Last week, we published the first iteration of WOAF’s Printable Travel Packing Checklist in hopes of better equipping readers with industry’s favorite gear for traveling light and traveling smart. This week, we are following up with some complementary preparatory reminders, in no particular order:
Leave a photocopy paper trail of your passport and applicable visa(s) with your family or a contact at home so that you can be reached in case of an emergency or if you lose your identification abroad. Leave copies of credit cards (front and back) and all correspondence related to your itinerary (e.g., guest house arrangements, rental car agreements, etc.) Place all previously mentioned information on a flash drive and keep it with your valuables while on the road. Emailing this info to yourself is convenient but use caution – email becomes less secure the second your personal computer leaves your home.
Gather embassy information in your home town or city and also in the area in which you will be traveling to. It is not necessary that you check in with your embassy when abroad, but you should have the information on hand in case of an emergency.
Get the Hep-B vaccination. Even if you aren’t a high-risk candidate for Hep-B (i.e., use needles, participate in high-risk sexual activity, etc.,) it is a good idea to get this vaccine should the slim chance arise that you need a blood transfusion while traveling. Transfusions are a very common method of Heb-B transmission around the world.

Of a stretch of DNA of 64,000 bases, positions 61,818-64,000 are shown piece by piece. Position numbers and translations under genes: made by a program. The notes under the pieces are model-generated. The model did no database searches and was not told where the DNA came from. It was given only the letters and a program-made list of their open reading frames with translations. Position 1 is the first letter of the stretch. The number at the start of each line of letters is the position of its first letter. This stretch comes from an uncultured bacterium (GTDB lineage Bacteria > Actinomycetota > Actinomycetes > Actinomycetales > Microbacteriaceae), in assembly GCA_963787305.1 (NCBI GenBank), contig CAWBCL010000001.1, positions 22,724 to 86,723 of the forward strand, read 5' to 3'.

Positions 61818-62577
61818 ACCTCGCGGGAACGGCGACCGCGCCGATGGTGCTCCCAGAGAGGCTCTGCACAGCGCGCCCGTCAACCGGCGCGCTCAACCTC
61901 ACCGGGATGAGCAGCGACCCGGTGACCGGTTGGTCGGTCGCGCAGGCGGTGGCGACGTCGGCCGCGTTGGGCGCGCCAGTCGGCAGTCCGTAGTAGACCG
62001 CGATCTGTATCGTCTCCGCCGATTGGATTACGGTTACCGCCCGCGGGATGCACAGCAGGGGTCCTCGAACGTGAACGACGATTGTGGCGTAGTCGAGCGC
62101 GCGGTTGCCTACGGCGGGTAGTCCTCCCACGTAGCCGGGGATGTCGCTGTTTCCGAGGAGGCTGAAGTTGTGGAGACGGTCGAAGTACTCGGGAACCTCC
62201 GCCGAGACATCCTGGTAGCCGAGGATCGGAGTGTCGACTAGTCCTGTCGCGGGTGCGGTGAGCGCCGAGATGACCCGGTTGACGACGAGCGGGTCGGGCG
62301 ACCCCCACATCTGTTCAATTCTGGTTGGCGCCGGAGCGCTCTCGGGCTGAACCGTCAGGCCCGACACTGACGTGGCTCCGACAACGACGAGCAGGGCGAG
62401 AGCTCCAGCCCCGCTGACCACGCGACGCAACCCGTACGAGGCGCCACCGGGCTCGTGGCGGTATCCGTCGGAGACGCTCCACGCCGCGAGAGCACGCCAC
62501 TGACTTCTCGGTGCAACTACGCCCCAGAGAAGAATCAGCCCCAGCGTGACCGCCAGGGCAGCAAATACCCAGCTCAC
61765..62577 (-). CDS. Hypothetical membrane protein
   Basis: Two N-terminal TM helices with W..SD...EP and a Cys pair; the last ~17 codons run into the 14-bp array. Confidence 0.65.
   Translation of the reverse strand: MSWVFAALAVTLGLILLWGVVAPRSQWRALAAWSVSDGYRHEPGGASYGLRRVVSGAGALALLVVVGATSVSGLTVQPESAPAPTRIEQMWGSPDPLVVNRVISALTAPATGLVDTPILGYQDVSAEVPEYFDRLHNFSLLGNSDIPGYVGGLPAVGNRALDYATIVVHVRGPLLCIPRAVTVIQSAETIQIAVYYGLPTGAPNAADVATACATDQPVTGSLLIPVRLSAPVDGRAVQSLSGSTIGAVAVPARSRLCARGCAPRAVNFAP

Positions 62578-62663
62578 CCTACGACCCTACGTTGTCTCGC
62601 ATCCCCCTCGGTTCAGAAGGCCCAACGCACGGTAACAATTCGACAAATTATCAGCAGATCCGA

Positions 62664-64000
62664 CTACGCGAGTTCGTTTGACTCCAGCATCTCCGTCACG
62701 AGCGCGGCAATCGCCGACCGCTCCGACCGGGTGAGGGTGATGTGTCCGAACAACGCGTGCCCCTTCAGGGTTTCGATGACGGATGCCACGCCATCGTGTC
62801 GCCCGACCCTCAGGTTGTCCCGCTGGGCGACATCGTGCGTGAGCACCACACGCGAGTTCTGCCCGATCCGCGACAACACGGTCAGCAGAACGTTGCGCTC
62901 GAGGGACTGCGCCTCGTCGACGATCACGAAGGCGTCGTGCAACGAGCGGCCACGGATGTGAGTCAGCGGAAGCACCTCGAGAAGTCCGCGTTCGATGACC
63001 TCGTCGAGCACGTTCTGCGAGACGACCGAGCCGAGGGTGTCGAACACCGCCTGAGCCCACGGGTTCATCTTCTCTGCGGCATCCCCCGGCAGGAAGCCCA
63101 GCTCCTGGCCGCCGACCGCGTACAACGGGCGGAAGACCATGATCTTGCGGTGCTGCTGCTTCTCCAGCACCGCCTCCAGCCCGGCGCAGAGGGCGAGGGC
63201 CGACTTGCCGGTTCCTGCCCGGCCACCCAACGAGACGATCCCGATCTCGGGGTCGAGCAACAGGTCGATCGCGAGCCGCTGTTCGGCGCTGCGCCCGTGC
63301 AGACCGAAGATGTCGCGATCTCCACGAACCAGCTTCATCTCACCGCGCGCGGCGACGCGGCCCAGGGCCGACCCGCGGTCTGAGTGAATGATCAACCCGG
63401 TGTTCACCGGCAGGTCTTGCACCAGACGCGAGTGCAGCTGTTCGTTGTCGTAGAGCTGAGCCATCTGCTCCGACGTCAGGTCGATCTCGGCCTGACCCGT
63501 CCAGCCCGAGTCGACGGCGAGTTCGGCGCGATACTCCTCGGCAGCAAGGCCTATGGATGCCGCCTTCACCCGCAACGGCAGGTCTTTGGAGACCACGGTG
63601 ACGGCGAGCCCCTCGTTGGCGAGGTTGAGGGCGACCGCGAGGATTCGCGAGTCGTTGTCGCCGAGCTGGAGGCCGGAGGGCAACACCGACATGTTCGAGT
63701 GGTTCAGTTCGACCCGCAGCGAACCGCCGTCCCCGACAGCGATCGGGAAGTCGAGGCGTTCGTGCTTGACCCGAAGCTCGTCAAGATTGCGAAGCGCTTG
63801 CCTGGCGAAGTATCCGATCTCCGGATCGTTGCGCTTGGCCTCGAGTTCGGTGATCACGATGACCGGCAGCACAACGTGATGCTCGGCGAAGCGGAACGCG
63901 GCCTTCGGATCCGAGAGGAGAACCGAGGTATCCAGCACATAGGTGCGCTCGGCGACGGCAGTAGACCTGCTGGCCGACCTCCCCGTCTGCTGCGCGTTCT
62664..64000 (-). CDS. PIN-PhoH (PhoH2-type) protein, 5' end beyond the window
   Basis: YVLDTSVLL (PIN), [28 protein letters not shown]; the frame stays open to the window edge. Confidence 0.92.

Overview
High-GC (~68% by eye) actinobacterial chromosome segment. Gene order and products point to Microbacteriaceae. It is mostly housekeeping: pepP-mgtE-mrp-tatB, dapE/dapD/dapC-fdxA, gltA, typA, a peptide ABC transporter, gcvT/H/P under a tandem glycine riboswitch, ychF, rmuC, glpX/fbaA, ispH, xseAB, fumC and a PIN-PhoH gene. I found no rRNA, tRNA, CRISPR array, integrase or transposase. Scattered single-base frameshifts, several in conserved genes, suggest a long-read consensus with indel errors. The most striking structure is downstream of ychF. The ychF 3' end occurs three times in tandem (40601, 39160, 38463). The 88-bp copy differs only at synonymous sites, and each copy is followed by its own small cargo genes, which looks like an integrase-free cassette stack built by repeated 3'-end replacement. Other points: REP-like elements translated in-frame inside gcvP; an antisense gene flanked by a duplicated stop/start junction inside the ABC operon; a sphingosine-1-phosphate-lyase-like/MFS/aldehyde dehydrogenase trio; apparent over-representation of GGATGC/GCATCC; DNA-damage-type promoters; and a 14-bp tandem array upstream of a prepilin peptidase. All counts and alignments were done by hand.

Check your medical coverage and buy travel insurance. You never know when you may need medical attention overseas. Ask your existing insurance company if your policy extends abroad. If so, find out if you will be covered in case of medical evacuation. If you are not covered for medi-vac, insure yourself with a supplemental insurance policy. Travel industry pro’s prefer Travelex Travel Insurance.
Check electronics’ capabilities in advance. Plugging high-wattage tools into ill-equipped outlets may cause your tool to fry, particularly during electrical storms. Always unplug electronics when not in use.
Alert your bank and credit card companies that you’ll be traveling in advance to ensure that there is not stoppage of your service. Most financial institutions have a simple online tool in user services that takes less than a moment to complete.
A few best practices while on the road:
Two practical applications for inconspicuous navigation review – in other words, attempts at not looking like a tourist while on foot! Fumbling through navigation tools is the quickest way to draw attention to yourself, making you a more likely target for petty theft and other tourist-targeted crimes.
- Load your mobile device with maps. If you choose to carry a paper map, fold it into a small square that you can easily look at but that is no larger than a standard piece of notebook paper that can be held with one hand.
- Photograph bus and train schedules. Easy access and storage for future review! Handy!
Don’t freely hand off your credit card to merchants to go and swipe elsewhere (such as inside a restaurant while you are sitting on the patio.) Your card number could easily be poached and lenient usage rules don’t always require a signature or other verification info. Guard your card!
Get the most out of what you pack. Bring things that have multiple uses. A great example is a handkerchief. A handkerchief shields your skin from strong sun (getting burnt while traveling is no fun!); can become a tourniquet, a washcloth, or used as a fly swatter. Use it to wrap up loose items, like receipts or souvenirs, to safely cart home. Use your noggin as you prepare, and think of how to maximize use.
What did we miss? Please leave a comment below. We think, the more info for our readers, the better!
Have safe and happy travels and remember to escape your comfort zone and try new things along the way!
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